Oscillator or Quartz Crystal? How to find the right component for your application

/ / Frequency Control Products

In developing an electronic assembly, one of the steps involved includes choosing the appropriate frequency control product. The basic question at the outset is whether to install a quartz crystal or an oscillator. To reach the right decision, several parameters need to be considered. These include the many different requirements of the application, the device, or the industry. In addition to space requirements, frequency stability, and expertise, development costs also play a notable role.

Quartz crystal or oscillator? That is the question! In the following, we’ll take a closer look at situations when one component or the other is the better choice:

When a quartz crystal is the way to go

“A quartz crystal is best suited when the developer wants to build their own electronic oscillator, allowing them to tune or optimize all the relevant parameters. This of course requires a certain amount of effort: The electronic oscillator has to be built and adapted to the resonator in order to ensure oscillation stability as well as cohesion over the entire operating temperature range,” explains Product Manager Leonie Weißer. Circuit components include, for example, capacitors, which must be selected so that the quartz crystal’s specific load capacity is achieved. If this is not the case, considerable deviations from the specified nominal frequency may occur. The specifications for the quartz crystal must therefore be clearly defined in advance to avoid frequency deviations.

However, since quartz crystals are less expensive than crystal oscillators, they are a better choice for larger quantities. In addition, there must be sufficient space on the circuit board: A piezoelectric crystal with circuitry requires more space than a crystal oscillator.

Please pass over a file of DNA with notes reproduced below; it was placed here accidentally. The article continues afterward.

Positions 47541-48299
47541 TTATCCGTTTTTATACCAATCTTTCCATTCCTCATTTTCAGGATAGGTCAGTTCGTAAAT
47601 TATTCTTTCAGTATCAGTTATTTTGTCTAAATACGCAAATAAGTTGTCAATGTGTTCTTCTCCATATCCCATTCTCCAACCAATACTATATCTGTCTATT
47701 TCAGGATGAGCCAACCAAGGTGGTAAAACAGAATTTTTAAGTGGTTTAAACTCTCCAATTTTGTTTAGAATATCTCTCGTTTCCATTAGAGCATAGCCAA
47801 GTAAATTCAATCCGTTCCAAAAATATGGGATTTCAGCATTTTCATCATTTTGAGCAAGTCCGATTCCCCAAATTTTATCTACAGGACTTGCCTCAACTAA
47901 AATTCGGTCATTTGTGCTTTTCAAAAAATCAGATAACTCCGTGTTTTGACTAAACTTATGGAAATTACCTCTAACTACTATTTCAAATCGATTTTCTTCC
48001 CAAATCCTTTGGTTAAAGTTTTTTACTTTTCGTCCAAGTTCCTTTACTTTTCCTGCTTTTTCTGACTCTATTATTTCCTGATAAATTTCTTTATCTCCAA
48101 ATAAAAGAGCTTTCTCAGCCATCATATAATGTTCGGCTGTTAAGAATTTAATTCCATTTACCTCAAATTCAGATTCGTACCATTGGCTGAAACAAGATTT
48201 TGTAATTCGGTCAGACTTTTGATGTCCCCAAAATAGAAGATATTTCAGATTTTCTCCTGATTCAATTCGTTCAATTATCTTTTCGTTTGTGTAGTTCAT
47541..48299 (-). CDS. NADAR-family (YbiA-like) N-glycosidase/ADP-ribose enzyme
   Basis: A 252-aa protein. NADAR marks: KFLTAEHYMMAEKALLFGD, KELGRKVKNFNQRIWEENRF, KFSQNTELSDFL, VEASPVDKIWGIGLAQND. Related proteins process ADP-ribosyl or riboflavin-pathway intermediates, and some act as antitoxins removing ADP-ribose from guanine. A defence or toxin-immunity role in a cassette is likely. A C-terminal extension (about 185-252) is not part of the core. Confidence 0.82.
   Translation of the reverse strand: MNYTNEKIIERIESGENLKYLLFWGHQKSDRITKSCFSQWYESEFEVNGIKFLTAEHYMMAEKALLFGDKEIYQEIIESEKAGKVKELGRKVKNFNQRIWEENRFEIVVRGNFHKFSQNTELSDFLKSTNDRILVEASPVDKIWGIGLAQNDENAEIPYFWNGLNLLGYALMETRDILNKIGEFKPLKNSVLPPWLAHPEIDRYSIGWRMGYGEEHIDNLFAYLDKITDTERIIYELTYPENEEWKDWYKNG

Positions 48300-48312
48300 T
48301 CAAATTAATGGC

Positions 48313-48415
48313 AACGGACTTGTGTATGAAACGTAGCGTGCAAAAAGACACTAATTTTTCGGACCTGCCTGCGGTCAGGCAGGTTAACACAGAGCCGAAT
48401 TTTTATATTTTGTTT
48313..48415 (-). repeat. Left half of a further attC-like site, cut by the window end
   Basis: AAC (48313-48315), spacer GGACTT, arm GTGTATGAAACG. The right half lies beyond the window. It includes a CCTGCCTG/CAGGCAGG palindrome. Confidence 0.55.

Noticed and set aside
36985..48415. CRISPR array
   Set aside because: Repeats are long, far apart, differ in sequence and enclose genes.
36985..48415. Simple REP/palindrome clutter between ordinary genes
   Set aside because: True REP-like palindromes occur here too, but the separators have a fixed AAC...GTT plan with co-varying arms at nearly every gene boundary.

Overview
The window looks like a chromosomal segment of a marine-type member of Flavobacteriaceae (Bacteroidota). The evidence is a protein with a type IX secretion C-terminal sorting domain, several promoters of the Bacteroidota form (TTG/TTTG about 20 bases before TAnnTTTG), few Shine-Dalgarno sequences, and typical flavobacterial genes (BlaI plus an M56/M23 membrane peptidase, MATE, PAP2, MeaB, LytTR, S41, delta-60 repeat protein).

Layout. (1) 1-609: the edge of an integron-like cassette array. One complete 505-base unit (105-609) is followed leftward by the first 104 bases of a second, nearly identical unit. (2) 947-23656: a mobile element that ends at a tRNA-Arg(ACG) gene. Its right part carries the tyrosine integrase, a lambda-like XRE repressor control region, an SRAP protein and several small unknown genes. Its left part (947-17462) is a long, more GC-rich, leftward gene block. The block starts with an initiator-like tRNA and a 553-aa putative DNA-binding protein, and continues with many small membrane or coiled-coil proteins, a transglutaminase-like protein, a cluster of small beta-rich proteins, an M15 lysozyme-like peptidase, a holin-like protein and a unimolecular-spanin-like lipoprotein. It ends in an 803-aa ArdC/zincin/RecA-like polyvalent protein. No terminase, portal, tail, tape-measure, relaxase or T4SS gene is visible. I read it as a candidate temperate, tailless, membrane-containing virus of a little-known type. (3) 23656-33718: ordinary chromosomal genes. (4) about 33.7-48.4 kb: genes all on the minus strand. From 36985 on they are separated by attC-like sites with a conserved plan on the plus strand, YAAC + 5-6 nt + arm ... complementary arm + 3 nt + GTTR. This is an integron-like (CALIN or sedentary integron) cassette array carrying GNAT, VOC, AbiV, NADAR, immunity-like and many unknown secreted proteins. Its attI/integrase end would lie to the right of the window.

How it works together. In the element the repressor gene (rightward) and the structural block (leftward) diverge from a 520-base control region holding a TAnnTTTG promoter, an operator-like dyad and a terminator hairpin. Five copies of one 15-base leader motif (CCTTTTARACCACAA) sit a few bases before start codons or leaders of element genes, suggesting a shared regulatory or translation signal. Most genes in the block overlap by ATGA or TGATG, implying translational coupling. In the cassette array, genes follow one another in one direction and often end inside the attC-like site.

The perfectly coordinated complete solution: The crystal oscillator

When using an oscillator, all components of the internally installed circuitry are already perfectly matched. In contrast to a quartz crystal with circuit, the oscillator usually takes up less space. An oscillator always contains a frequency control component—in our case, an quartz crystal. This is inserted into the Pierce circuit, which causes the quartz crystal to oscillate.

Darstellung der Pierce Schaltung
Pierce circuit

The oscillator is therefore the most space-saving alternative: Everything is compact and built into one component, and the developer does not have to design a circuit around the piezoelectric crystal. The component is particularly suitable for low volumes because it eliminates the need for time-consuming optimization and tuning of circuit components.

Another advantage of the oscillator is that when using a quartz crystal, the ratio of area to thickness must not fall below a certain value. If this ratio is not maintained, it will have a negative effect on the electrical parameters. This means that low frequencies (below 10 MHz) can no longer be handled in smaller designs. This limitation does not apply to oscillators because they have an IC inside. The same applies to circuits with higher frequencies—here, too, quartz crystals reach their physical limits more quickly. Due to the internal IC, compensations via temperature are also possible (TCXOs). This allows the developer more room to maneuver in order to meet the requirements of the respective application and its external influences. This leeway also allows a frequency stability of +-0.05 parts per million. At best, quartz crystals are specified with just under +-10 parts per million.

Need help selecting the right frequency control component for your application? Please get in touch with us so that we can find the right component for your application together. 

Leave a Reply

Your email address will not be published. Required fields are marked *